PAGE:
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Worry Increases Over SUV Excise Tax Hikes

Automakers paint dark picture of industry’s future


May 23, 2002
Copyright © 2002 CARIBBEAN BUSINESS. All Rights Reserved.

Puerto Rico automakers continue to voice pessimism for the future while they remain in limbo this week on how new excise taxes will be applied to Sport Utility Vehicles (SUVs) and minivans.

"There are still some things that need to be worked out in the language of this bill," said William Wynne, Ford’s district manager for Puerto Rico and the Virgin Islands. "In the language, the top category is being taxed at 40% and, if that’s the case, then I don’t know how many $50,000 Excursions I am going to sell with $20,000 of incremental tax on them."

Under the newly passed legislation, excise taxes on SUVs and minivans were raised so that they would be level with the taxes levied on other automobiles. Industry figures show SUVs and minivans were the popular choices of buyers, accounting for more than 40% of the 120,000 new vehicles sold on the island last year.

Although automakers and retailers now know the new taxes will become a reality, they don’t know exactly when the fees will go into effect or whether they will apply to existing stock.

"At this point, we are trying to do everything we can to prepare for the impending tax increase," said Fred Diaz, Chrysler’s regional manager for Puerto Rico and the Caribbean.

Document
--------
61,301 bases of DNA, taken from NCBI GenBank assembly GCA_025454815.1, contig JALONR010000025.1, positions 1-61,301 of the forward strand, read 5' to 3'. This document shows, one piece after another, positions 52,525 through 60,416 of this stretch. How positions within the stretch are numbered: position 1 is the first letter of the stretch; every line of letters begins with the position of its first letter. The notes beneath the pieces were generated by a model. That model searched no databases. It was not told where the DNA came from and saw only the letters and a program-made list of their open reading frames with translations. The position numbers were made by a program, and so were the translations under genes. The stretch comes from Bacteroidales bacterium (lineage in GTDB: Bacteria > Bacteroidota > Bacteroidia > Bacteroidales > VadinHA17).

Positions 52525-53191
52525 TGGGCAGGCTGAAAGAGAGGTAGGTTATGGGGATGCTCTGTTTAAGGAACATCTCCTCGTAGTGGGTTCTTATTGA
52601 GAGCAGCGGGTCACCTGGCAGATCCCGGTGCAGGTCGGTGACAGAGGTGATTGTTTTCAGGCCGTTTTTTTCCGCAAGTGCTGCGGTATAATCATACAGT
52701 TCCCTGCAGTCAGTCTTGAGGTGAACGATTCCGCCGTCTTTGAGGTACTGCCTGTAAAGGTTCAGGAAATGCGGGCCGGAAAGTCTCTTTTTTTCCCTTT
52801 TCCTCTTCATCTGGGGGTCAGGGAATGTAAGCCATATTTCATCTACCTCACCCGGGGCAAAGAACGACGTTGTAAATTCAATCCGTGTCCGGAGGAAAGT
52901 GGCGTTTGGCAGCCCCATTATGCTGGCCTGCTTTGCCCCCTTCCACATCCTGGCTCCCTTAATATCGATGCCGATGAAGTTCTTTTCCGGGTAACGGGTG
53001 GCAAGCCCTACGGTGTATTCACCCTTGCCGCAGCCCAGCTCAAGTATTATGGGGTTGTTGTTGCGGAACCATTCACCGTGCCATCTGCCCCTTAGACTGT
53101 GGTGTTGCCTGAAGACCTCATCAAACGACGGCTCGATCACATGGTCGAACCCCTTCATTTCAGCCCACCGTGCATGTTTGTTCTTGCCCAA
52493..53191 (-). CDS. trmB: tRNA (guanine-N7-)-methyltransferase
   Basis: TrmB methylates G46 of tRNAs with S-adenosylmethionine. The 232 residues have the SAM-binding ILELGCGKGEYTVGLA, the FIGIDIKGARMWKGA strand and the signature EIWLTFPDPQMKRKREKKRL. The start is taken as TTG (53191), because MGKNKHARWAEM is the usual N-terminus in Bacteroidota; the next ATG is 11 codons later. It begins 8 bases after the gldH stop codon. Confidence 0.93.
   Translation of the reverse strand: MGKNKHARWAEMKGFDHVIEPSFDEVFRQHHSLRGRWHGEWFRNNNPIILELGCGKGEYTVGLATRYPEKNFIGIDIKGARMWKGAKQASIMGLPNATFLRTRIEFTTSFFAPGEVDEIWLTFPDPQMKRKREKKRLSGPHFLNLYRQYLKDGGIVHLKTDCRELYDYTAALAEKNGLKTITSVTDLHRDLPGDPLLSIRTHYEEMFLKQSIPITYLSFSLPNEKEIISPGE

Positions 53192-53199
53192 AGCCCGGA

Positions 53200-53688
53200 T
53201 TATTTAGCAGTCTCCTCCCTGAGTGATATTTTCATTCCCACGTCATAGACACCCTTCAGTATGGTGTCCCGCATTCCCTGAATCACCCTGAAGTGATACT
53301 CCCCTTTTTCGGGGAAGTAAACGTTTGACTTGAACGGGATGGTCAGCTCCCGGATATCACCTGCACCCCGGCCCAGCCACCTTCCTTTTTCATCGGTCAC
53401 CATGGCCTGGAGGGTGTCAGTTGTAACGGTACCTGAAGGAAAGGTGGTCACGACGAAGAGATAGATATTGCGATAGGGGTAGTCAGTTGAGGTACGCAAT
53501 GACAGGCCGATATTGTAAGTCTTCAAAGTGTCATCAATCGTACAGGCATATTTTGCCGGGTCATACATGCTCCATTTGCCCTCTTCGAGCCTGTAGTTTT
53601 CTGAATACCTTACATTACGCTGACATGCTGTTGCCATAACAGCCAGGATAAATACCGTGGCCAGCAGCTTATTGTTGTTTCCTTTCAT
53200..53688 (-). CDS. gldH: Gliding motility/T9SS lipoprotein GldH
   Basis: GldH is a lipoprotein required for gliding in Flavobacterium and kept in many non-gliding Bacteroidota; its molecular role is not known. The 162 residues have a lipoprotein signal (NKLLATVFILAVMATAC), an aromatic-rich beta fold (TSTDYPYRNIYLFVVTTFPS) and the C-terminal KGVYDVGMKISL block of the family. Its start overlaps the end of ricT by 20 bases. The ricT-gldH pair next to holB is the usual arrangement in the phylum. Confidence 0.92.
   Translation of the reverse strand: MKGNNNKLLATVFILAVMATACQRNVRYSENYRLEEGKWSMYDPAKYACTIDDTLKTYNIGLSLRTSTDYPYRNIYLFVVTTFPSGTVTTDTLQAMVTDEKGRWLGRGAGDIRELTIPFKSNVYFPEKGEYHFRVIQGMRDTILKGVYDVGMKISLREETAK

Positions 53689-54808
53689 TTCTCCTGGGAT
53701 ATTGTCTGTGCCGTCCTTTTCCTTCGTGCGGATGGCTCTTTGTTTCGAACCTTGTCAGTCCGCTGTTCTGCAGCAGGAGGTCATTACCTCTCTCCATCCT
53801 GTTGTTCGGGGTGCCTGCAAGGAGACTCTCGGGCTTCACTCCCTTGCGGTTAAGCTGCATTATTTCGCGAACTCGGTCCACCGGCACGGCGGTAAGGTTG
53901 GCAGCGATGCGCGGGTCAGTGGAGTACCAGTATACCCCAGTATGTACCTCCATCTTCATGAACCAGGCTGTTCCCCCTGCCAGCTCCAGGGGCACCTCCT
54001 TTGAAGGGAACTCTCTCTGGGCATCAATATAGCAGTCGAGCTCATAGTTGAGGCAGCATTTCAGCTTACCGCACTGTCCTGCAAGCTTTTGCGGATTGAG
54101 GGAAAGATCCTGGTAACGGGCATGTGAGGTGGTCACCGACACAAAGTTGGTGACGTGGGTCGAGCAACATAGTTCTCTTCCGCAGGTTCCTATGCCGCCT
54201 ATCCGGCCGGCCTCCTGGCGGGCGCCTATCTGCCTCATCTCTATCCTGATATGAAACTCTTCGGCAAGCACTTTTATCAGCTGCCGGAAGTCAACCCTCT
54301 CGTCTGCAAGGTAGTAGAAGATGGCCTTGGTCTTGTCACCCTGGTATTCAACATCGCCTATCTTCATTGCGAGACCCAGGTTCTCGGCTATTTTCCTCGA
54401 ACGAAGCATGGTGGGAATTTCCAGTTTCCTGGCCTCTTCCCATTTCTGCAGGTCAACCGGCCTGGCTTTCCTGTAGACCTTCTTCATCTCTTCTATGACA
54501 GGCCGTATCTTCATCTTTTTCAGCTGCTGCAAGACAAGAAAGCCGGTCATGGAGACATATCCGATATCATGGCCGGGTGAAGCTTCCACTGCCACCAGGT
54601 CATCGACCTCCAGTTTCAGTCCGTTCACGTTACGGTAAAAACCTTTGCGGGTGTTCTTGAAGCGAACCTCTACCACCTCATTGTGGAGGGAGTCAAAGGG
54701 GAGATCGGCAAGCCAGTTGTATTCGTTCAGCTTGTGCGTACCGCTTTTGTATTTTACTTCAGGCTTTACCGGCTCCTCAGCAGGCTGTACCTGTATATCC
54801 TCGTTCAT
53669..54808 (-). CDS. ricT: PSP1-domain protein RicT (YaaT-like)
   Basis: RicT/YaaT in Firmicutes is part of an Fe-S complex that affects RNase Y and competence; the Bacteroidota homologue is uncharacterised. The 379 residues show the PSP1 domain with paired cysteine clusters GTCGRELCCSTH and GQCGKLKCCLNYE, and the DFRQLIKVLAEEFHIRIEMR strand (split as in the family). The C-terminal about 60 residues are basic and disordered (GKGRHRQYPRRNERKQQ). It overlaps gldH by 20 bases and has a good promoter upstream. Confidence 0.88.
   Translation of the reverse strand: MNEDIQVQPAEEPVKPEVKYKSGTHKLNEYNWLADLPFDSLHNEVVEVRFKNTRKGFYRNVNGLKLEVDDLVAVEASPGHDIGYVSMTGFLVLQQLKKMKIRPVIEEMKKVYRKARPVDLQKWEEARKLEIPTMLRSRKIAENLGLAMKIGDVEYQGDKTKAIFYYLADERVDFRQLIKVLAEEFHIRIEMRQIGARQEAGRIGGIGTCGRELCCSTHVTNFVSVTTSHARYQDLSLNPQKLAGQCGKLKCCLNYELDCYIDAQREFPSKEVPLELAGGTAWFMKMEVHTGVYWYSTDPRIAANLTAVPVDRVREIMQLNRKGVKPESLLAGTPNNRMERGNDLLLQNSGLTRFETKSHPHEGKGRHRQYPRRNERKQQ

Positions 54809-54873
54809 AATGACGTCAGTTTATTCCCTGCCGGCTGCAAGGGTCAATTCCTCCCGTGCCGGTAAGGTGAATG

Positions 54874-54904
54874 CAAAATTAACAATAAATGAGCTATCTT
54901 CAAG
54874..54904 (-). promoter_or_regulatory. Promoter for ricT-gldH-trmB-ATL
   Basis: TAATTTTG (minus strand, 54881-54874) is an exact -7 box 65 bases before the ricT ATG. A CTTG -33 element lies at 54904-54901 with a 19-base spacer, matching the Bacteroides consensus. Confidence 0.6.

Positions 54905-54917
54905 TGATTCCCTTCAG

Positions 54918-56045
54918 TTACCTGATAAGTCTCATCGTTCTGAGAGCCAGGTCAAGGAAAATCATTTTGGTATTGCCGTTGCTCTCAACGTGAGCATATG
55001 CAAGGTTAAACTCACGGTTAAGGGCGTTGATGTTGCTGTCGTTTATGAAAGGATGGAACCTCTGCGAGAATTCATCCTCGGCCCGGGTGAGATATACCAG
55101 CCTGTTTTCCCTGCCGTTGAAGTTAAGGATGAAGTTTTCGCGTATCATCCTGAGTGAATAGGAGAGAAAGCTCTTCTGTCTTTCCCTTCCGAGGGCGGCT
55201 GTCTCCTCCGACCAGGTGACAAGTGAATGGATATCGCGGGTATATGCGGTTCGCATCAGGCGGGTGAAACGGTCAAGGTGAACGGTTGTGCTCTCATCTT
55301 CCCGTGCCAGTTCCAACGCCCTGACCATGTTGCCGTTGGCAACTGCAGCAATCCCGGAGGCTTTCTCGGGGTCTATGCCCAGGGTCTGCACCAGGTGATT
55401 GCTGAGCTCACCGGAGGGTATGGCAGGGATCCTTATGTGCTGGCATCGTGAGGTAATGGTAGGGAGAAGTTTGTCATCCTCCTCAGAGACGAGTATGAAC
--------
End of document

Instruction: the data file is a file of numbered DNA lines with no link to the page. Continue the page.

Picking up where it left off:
"Based on the information we know, we have been doing some planning and forecasting," he said. "Unfortunately …we are being forced to lower our (sales) forecast 11% for the year. Some of the manufacturers are lowering their forecasts by as much as 20%."

Diaz said SUVs and minivans account for about 73% of Chrysler’s sales in the region. He also said the government would not see the $70 million it anticipated generating from the auto tax to help balance the budget.

"It is disappointing," the Chrysler executive said. "The government is going to end up saying, ‘It sure did backfire on us; we sure did end up making less.’ We will see a dip in sales definitely in June and possibly in July."

The new excise taxes will hike the current taxes on SUVs and minivans from about $400 on less expensive models to more than $12,000 on the costlier ones–with an average of about $5,000-$7,000.

Industry executives uniformly agree buying trends will be nearly impossible to predict once the hikes are imposed.

"Is there going to be some mix or shifting?" asked Wynne. "We spend a lot of time worrying about a $200 or $300 increase, and here comes the government increasing taxes on low-end SUVs by $1,000 and by $6,000 or $7,000 on the high end.

"I don’t have any real science to look at in this market, and I don’t really think any price elasticity model will be able to predict accurately what will happen," the Ford executive continued.

Ford sells the most SUVs in Puerto Rico. Last year, the company sold about 9,000 Explorers and 231 Mountaineers.

"Minivans are included in this whole thing," Wynne said. "That is where this thing impacts the family so much. It is a family tax."

This Caribbean Business article appears courtesy of Casiano Communications.
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